FCA deadlocked on bank compensation decision: sources
LONDON – Britain’s financial regulator last week failed to reach a decision on key aspects of the compensation Britain’s banks will potentially have to pay customers, meaning guidance is unlikely until late this month, industry sources said.
The Financial Conduct Authority’s (FCA) board met last Friday to assess whether there should be a “cut-off” date for when consumers mis-sold insurance policies could make a claim, and also the consequence for the industry of a landmark legal ruling by the Supreme Court last year.
Each decision could cost banks billions of pounds more in compensation.
The FCA board did not finalise what to do at the board meeting, the two industry sources said. One of the sources said that means a decision will not come until after the next board meeting at the end of October.
The regulator had said it would give guidance on both issues by the end of the summer.
The FCA declined to comment.
The sources said they did not know why the FCA board was undecided, nor whether it was due to disagreement on setting a deadline for PPI claims or on the related issue of how it should apply the legal ruling from the Supreme Court on commission payments.
The FCA is assessing whether to impose a deadline for when customers can claim compensation on mis-sold payment protection insurance (PPI) policies.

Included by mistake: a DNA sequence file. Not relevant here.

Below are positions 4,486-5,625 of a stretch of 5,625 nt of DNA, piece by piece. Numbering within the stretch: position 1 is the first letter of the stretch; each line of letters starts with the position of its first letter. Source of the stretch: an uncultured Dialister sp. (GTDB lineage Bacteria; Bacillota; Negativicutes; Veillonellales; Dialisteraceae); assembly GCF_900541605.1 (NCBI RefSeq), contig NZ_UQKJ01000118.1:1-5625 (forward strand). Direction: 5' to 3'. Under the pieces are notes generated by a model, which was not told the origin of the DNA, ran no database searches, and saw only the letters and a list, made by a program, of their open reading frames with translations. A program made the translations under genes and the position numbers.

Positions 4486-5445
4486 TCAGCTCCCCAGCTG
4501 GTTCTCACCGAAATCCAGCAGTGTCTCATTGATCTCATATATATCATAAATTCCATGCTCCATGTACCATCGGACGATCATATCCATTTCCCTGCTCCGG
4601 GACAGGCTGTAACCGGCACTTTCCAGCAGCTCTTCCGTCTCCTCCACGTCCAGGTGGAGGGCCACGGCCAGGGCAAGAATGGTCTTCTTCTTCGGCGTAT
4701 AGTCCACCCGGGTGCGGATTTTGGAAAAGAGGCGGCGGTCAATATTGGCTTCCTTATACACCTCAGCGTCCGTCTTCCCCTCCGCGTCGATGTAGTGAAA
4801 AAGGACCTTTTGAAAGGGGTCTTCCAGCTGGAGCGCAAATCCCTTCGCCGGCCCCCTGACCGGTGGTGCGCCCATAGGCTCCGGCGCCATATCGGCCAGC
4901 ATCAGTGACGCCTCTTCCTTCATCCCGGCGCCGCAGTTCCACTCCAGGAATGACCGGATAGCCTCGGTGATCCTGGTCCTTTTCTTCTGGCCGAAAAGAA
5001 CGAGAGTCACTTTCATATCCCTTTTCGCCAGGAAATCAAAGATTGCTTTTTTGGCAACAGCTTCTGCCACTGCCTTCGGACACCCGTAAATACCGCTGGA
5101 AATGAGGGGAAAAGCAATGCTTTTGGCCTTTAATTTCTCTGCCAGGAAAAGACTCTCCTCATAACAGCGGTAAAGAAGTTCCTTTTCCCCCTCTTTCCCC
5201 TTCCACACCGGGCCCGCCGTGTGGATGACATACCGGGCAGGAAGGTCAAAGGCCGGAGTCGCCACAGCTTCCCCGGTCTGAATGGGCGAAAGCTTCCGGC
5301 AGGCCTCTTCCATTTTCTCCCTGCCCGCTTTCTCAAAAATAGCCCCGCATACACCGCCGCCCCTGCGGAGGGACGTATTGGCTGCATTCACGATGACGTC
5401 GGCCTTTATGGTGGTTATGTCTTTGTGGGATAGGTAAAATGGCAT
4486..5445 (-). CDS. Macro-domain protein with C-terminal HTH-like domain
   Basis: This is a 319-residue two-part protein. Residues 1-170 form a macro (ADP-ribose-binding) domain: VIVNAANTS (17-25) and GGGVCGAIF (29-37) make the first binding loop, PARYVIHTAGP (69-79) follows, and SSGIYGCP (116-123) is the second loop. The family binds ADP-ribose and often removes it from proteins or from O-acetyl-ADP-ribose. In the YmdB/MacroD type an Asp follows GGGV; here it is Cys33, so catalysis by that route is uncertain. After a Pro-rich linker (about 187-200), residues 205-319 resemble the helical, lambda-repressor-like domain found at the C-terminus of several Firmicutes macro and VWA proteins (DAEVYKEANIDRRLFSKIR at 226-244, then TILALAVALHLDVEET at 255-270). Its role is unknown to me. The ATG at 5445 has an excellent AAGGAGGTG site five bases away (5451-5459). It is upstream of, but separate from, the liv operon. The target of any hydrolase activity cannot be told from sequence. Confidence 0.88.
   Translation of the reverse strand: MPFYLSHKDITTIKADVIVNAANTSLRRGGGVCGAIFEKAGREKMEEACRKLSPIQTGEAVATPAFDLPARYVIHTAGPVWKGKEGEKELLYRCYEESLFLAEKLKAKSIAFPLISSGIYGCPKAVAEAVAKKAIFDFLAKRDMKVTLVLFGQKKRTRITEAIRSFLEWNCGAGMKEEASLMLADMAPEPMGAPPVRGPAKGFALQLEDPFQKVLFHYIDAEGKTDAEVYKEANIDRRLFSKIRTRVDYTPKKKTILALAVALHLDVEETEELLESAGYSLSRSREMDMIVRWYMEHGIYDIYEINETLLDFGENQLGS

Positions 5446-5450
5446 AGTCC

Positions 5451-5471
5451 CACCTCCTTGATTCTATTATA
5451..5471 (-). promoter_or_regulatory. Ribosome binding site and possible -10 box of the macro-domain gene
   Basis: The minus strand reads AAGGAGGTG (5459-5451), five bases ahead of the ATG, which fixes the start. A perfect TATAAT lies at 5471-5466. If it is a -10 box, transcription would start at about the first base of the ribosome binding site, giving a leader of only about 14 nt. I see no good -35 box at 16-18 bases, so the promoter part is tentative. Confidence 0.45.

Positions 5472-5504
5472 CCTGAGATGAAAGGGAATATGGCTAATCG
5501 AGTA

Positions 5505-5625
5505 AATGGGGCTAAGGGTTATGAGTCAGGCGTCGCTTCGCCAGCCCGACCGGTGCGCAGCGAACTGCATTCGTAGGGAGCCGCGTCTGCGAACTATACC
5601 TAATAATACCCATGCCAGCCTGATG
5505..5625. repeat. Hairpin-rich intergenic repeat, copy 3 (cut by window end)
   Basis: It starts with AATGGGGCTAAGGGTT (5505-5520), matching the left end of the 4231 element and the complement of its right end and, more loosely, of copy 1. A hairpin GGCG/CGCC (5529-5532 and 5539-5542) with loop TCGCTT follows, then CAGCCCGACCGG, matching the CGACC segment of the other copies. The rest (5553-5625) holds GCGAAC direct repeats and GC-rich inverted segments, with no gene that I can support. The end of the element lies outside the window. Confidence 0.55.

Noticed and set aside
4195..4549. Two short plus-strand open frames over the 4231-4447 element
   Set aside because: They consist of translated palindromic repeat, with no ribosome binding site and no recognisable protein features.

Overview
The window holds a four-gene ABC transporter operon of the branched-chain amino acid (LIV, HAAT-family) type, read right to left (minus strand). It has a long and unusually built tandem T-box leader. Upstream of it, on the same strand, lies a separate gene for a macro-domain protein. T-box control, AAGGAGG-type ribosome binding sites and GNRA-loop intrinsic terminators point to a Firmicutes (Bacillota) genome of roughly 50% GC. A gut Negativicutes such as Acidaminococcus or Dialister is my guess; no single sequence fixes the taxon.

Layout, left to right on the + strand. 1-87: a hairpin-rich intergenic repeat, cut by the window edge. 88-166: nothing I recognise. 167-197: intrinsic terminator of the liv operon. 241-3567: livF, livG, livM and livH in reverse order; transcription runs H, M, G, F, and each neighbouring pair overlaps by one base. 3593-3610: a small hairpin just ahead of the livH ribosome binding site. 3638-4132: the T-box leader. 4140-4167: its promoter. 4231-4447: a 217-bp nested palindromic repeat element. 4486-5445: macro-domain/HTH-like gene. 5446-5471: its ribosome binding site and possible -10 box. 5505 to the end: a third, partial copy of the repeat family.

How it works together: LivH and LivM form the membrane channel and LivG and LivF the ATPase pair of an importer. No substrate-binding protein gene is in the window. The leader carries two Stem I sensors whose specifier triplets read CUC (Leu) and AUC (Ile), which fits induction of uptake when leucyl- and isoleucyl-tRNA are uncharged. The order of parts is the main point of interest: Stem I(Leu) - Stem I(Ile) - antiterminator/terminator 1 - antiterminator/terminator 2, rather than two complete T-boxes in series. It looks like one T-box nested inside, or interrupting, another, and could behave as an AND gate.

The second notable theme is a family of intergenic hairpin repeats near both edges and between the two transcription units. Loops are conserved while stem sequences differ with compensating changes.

Banks, including Lloyds (LLOY.L) and Barclays (BARC.L), have already set aside more than 28 billion pounds to compensate people who bought PPI policies, which were supposed to protect borrowers in the event of sickness or unemployment but were often sold to people who would have been ineligible to claim. Banks are keen for a ‘time bar’ to be placed on claims.
The FCA’s board also assessed a decision by Britain’s Supreme Court last November, which said a loans company broke consumer protection rules by failing to tell a customer a PPI policy included a big commission charge. The case was brought by widowed college lecturer Susan Plevin, and has become known as the Plevin case.
If the Plevin ruling is applied to commission charges on PPI and other banking products, banks could face a compensation bill of up to 33 billion pounds, research firm Autonomous said in July.
Banks have said they could suffer “material” losses if the regulator allows the Plevin ruling to be applied widely. -Reuters